The impact of neurotechnology on rehabilitation.

Theodore W. Berger, Greg Gerhardt, Mark A. Liker, Walid Soussou

Research output: Contribution to journalReview articlepeer-review

20 Scopus citations


This paper present results of a multi-disciplinary project that is developing a microchip-based neural prosthesis for the hippocampus, a region of the brain responsible for the formation of long-term memories. Damage to the hippocampus is frequently associated with epilepsy, stroke, and dementia (Alzheimer's disease) and is considered to underlie the memory deficits related to these neurological conditions. The essential goals of the multi-laboratory effort include: (1) experimental study of neuron and neural network function--how does the hippocampus encode information? (2) formulation of biologically realistic models of neural system dynamics--can that encoding process be described mathematically to realize a predictive model of how the hippocampus responds to any event? (3) microchip implementation of neural system models--can the mathematical model be realized as a set of electronic circuits to achieve parallel processing, rapid computational speed, and miniaturization? and (4) creation of hybrid neuron-silicon interfaces-can structural and functional connections between electronic devices and neural tissue be achieved for long-term, bi-directional communication with the brain? By integrating solutions to these component problems, we are realizing a microchip-based model of hippocampal nonlinear dynamics that can perform the same function as part of the hippocampus. Through bi-directional communication with other neural tissue that normally provides the inputs and outputs to/from a damaged hippocampal area, the biomimetic model could serve as a neural prosthesis. A proof-of-concept will be presented in which the CA3 region of the hippocampal slice is surgically removed and is replaced by a microchip model of CA3 nonlinear dynamics--the "hybrid" hippocampal circuit displays normal physiological properties. How the work in brain slices is being extended to behaving animals also will be described.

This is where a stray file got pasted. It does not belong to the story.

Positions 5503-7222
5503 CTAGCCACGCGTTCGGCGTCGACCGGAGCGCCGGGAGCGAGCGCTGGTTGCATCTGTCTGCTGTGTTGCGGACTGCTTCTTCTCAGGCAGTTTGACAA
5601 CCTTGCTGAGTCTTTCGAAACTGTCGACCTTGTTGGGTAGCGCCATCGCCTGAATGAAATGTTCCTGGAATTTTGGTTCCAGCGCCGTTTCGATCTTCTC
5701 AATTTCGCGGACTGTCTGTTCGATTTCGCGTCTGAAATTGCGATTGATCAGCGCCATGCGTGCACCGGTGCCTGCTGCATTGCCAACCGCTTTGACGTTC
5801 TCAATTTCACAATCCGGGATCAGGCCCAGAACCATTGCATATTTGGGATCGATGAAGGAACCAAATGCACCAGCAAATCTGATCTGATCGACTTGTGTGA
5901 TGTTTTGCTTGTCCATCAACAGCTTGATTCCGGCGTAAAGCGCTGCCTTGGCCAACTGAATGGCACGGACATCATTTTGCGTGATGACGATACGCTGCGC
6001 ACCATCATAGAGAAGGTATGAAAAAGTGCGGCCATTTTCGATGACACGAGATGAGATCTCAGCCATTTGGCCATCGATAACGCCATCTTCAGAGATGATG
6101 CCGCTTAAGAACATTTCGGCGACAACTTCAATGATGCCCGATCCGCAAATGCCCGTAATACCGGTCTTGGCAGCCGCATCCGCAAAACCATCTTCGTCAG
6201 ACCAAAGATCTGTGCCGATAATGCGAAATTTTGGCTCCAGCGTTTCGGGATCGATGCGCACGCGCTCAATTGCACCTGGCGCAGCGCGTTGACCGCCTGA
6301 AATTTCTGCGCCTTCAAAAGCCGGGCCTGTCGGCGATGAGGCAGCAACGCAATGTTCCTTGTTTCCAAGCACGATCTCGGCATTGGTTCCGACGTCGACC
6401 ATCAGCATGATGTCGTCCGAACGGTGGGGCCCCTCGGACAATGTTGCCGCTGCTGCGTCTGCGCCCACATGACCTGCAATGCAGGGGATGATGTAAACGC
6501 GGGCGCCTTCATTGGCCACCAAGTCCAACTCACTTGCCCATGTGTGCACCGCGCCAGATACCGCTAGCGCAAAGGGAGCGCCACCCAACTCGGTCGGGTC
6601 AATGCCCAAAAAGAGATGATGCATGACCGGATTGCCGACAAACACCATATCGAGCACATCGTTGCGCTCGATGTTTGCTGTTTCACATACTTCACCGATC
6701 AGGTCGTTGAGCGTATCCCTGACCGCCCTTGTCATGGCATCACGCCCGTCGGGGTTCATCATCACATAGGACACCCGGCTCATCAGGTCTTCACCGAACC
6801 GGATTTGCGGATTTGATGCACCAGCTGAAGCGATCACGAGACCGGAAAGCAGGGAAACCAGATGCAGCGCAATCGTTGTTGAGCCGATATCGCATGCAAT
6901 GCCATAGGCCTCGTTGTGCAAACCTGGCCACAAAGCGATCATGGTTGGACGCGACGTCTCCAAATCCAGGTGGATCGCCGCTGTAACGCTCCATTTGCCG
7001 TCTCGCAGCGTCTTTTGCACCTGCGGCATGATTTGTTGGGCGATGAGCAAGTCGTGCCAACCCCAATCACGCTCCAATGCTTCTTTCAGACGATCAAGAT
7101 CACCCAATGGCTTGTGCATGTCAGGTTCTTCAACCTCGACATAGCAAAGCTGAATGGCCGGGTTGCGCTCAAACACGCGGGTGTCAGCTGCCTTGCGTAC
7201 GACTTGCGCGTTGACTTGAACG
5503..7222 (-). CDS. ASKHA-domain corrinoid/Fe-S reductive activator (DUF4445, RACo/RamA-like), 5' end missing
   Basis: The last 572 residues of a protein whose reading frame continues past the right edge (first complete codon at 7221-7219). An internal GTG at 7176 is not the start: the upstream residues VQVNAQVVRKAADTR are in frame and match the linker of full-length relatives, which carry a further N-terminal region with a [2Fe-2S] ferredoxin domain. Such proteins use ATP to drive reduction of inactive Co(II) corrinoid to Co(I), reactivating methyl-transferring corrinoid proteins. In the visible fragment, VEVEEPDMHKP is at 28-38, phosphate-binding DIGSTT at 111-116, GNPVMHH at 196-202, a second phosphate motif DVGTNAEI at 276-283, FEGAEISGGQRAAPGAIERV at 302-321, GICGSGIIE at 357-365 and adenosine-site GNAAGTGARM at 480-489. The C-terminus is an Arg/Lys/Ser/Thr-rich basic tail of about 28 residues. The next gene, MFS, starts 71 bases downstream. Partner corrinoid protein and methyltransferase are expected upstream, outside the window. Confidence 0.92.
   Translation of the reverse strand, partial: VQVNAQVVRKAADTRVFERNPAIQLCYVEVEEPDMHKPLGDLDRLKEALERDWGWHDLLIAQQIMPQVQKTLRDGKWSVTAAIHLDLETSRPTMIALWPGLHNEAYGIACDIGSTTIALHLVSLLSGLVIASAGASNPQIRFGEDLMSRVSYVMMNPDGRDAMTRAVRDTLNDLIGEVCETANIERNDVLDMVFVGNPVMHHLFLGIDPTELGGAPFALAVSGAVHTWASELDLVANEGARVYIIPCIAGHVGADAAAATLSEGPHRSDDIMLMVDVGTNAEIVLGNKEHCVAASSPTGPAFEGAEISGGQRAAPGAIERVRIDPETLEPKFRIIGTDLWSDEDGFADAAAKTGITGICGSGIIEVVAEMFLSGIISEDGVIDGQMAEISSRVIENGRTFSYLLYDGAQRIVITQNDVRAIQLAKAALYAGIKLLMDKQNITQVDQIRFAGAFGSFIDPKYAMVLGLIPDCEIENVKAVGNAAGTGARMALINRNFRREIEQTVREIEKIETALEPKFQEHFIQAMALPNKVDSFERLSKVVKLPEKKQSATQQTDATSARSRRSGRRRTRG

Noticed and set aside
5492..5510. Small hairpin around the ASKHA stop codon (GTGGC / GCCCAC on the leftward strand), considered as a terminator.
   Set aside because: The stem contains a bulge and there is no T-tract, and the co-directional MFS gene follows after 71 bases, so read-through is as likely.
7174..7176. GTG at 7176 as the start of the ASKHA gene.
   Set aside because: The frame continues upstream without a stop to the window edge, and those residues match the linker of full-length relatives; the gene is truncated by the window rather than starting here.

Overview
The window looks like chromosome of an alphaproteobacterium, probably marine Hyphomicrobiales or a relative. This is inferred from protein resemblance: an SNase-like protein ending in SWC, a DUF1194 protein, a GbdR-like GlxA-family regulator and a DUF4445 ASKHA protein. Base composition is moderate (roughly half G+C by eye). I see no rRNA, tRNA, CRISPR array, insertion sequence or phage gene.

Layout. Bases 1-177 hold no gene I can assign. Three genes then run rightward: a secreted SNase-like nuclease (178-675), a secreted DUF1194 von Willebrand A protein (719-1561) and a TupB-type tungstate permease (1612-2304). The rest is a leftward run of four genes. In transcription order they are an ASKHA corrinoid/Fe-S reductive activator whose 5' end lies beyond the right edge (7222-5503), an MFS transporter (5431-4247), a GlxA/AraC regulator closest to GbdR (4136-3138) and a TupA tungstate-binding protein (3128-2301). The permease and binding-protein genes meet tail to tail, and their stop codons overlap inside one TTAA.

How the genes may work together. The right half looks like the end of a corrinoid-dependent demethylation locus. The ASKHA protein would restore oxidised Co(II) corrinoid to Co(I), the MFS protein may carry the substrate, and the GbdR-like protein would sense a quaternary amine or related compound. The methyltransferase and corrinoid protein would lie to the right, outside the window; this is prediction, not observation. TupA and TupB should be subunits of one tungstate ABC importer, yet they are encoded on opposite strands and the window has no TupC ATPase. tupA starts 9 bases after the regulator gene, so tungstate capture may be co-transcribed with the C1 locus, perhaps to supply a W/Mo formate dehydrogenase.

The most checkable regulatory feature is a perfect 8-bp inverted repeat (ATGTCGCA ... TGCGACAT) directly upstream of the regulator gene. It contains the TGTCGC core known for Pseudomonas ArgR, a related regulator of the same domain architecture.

Original languageEnglish
Pages (from-to)157-197
Number of pages41
JournalIEEE Reviews in Biomedical Engineering
StatePublished - 2008

Bibliographical note

Funding Information:
widely based effort now in effect and planned for the future. The National Science Foundation (NSF) also has seen sustained budget increases, again with federal investment being particularly strong for sub-fields at the interface between engineering and the neurosciences. The NSF has created several of its premier Engineering Research Centers in research areas that overlap strongly with core areas of biomedical and neural engineering, e.g., the Biomimetic MicroElectronic Systems Center at the University of Southern California. The Department of Defense (DoD), including the Defense Advanced Research Projects Agency (DARPA), the Office of Naval Research (ONR), and the Telemedicine and Advanced Technology Research Center (TATRC), among others, also has supported new ventures that require integrated efforts by neuroscientists and engineers, for example, to identify biological principals of system design that then have been used successfully to develop neural prostheses, brain–computer interfaces, and large-scale hardware implementations of neural systems that can interface directly with the brain. Biological principals of brain function also have been used to guide the design of next-generation computer architectures required to support more “cognitive” software for higher-level decision making required for bio-inspired robotics. Finally, the last half of the 20th century has witnessed a sustained increase in philanthropic activity directed specifically at biomedical and neural engineering (e.g., The Whitaker Foundation), increasing both the quantity and quality of research activity, and expanding education and training activity in biomedical engineering.

Funding Information:
A very promising silicon-based electrode array design has been developed by the VSAMUEL consortium (European Union, Grant #IST-1999-10073 termed ACREO (ACREO AB, Sweden) microelectrode arrays [138], [139]. These microelectrodes have 1 to 8 recording shafts, are very versatile and flexible and appear to have very promising insertion mechanics [138]. These also represent a major microelectrode manufacturing capability in the European Union.

ASJC Scopus subject areas

  • Biomedical Engineering


Dive into the research topics of 'The impact of neurotechnology on rehabilitation.'. Together they form a unique fingerprint.

Cite this